Certainly, this is not to deny the good of the medical profession, nor the good which is had by those whose life has been preserved through the hands of a good doctor. Medicine is good so long as it brings about healing, so that it improves the quality and not just the quantity of life. Neither the good of life, when it remains, nor the good of death, are to be rejected – each have been given to us as gifts. Sadly, so many get confused, and either embrace ghoulish existence as life, and force such undead existence upon others, never allowing them rest, or others see no value in life, and are quick to kill of those who truly could thrive again. We must act with prudence, not ideology; nihilism became a problem as hope was drained from the world, but we must remember, its inversion is also an ideology which must be rejected, for it too knows no hope, no hope for the dead. Christians, having rejected the temptation of nihilism, have now found themselves tempted by its inversion; let us never fall for it. “A good name is better than precious ointment; and the day of death, than the day of birth. It is better to go to the house of mourning than to go to the house of feasting; for this is the end of all men, and the living will lay it to heart” (Eccl. 7:1-2 RSV).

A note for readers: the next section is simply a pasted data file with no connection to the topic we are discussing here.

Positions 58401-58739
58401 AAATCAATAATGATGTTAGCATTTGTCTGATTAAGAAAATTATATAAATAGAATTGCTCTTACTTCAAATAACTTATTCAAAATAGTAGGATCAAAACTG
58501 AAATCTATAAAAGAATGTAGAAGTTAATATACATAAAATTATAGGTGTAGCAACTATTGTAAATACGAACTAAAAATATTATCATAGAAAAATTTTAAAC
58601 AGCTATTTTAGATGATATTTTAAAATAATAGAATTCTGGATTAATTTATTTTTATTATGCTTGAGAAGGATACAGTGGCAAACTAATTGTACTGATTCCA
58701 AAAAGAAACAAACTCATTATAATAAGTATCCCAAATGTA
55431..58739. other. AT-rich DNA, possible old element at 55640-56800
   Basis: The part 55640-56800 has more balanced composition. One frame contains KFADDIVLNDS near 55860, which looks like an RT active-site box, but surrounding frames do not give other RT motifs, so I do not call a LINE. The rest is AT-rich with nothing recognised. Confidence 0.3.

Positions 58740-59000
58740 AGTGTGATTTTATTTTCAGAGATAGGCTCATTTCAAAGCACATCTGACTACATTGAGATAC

The Vatican, therefore, has made it clear that basic, normative care is to be expected, but extraordinary care which hurts the patient and is of no benefit to them is not. Thus, we read in commentary to the CDF’s Responses to Certain Questions of the United States Conference of Catholic Bishops Concerning Artificial Nutrition and Hydration, “On the other hand, this duty in general includes only the use of those means which, considering all the circumstances, are ordinary, that is to say, which do not impose an extraordinary burden on the patient or on others.” Disproportionate means are not expected. Ron Hamel, PHD, Director of the Catholic Health Association in St Louis explained that this meant, among other things, extreme physical discomfort could create the situation in which even normative means are impossible and cannot be forced, but this has to be determined in a case by case basis with actual proof of the harm being done. In the situation with Charlie Gard, this is exactly what the medical community has done.
 J.R.R. Tolkien, The Fellowship of the Ring in The Lord of the Rings: Collector’s Edition (Boston: Houghton Mifflin, 1966), 56.